At first glance, the words “Transcription” and “Translation” sound very similar. While the two practices share some similarities, it is important to understand that they are different types of language services. The following article aims to give an introduction into both services and show the differences between the two.
Let’s dive into the topic of transcription first.
So What is Transcription?
According to Collins Dictionary, “a transcription of a conversation or speech is a written text of it, based on a recording or notes”. This simply means that transcription is the process of transcribing some form of recorded audio and/or video into a written version. This media could include, for example:
- Court Hearings
- Video of a BSL session
A transcription is usually done word by word and is meant to exactly transcribe what has been said or can be heard in the recording. This is also called “Verbatim Transcription”. A verbatim transcription writes out exactly what is being said, including filler words, stutters or pauses. Another form of transcription is the “Edited” or “Clean Transcription”. This is cleaned up version of the spoken version, were pauses, interruptions and filler words can be excluded. It is important to note that a transcription focuses only on the words, not the meaning of what is being said. That means that a transcriber does not need to know about subtle connotations or ambiguous meanings of the language they are transcribing. Transcriptions usually only involve one language, making it necessary for the transcriber to have a deep and thorough knowledge of it.
What can Transcription be used for?
Transcriptions can be used to:
- Provide a written transcription of audio files for deaf/hard of hearing clients
- Convert spoken language into subtitles or closed captions
- Be kept on record as reference of a meeting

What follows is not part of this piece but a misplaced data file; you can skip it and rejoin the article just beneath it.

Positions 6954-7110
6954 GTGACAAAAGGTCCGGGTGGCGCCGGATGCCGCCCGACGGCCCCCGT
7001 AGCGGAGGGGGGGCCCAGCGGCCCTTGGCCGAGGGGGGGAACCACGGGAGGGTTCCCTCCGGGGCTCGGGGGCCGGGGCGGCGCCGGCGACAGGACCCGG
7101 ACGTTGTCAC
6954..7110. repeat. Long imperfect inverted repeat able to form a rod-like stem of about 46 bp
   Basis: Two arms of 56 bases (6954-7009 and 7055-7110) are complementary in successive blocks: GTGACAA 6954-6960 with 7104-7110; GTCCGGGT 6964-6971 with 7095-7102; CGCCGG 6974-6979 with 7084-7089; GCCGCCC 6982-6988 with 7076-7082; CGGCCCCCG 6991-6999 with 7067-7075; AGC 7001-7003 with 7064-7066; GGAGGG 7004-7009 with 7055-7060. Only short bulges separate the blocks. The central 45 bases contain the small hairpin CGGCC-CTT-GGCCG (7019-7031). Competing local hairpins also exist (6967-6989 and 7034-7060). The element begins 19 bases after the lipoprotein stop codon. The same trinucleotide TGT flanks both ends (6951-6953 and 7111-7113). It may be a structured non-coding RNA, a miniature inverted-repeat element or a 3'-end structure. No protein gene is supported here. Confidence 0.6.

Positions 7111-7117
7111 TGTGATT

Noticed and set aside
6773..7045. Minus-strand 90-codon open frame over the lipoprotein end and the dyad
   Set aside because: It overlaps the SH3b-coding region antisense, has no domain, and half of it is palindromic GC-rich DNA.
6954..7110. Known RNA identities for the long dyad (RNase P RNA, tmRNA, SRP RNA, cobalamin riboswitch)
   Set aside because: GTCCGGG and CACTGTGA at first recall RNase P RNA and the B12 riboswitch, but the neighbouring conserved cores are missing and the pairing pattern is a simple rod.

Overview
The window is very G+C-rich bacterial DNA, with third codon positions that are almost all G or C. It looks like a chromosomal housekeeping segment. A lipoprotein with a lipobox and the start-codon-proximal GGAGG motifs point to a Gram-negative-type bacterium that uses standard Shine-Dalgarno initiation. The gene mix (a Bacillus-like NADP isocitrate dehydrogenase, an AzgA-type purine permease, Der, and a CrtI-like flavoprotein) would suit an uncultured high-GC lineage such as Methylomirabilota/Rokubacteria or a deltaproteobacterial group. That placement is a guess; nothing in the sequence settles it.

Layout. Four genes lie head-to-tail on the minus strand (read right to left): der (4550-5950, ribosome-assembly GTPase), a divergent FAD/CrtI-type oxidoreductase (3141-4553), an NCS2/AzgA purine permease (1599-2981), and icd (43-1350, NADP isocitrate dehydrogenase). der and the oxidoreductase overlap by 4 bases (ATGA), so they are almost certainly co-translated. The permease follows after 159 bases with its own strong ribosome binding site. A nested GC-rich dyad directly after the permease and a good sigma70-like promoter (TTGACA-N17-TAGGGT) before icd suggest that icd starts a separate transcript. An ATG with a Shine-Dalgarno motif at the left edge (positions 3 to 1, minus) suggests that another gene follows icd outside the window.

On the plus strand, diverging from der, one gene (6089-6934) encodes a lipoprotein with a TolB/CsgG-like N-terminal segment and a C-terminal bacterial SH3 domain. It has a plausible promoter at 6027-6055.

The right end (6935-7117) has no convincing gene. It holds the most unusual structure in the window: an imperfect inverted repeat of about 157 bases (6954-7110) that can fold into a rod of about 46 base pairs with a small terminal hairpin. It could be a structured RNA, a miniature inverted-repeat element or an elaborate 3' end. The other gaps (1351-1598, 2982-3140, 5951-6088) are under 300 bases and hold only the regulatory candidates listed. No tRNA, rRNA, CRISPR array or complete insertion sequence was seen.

- Translate an audio recording into other languages
As you can see, transcriptions can be used as a basis to translate an audio/video recording into other languages. So what exactly differentiates Translation from Transcription?
Collins Dictionary describes translation as “[…] a piece of writing or speech that has been translated from a different language”. This means that translating something is the process of transporting information/text/etc. from one language (the “source language”) to another (the “target language”). Contrary to transcription, the most important part in translation is to make sure that the intended message of the text is correctly delivered and not “lost in translation”.
Translations are usually done from written format into another written format. Translations play a vital role in the distribution of information, as they ensure that people have access to information in their own native language. Examples of translations are e.g.:
- Website translations
- Game and Software Translations
- Advertising and Marketing Translations
- Personal Documents like Birth Certificates, Marriage Certificates, Insurance Policies etc.
- Translations of Legal Documents
- Translation of Medical Documents
- Translations for Councils and Housing Associations
To be able to deliver a high quality translation, a translator must speak at least two languages fluently and have a deep understanding of the culture of the intended target language. This knowledge is important to make sure that the message of the text can be transported across language and cultural borders.
So, to conclude: Transcription does not require the transcriber to be fluent in more than one language, contrary to translation. In translation, the translator needs to make sure they have an appropriate understanding of the culture of the target language, to ensure that the intended message of the source text can be accurately transported. To translate a text, it might be necessary to have the source transcribed first.
Absolute has more than 21,000 registered linguists world-wide, to fulfil every client’s need for certified, quality translations. We offer free, no obligations quotes for our services. Contact us today!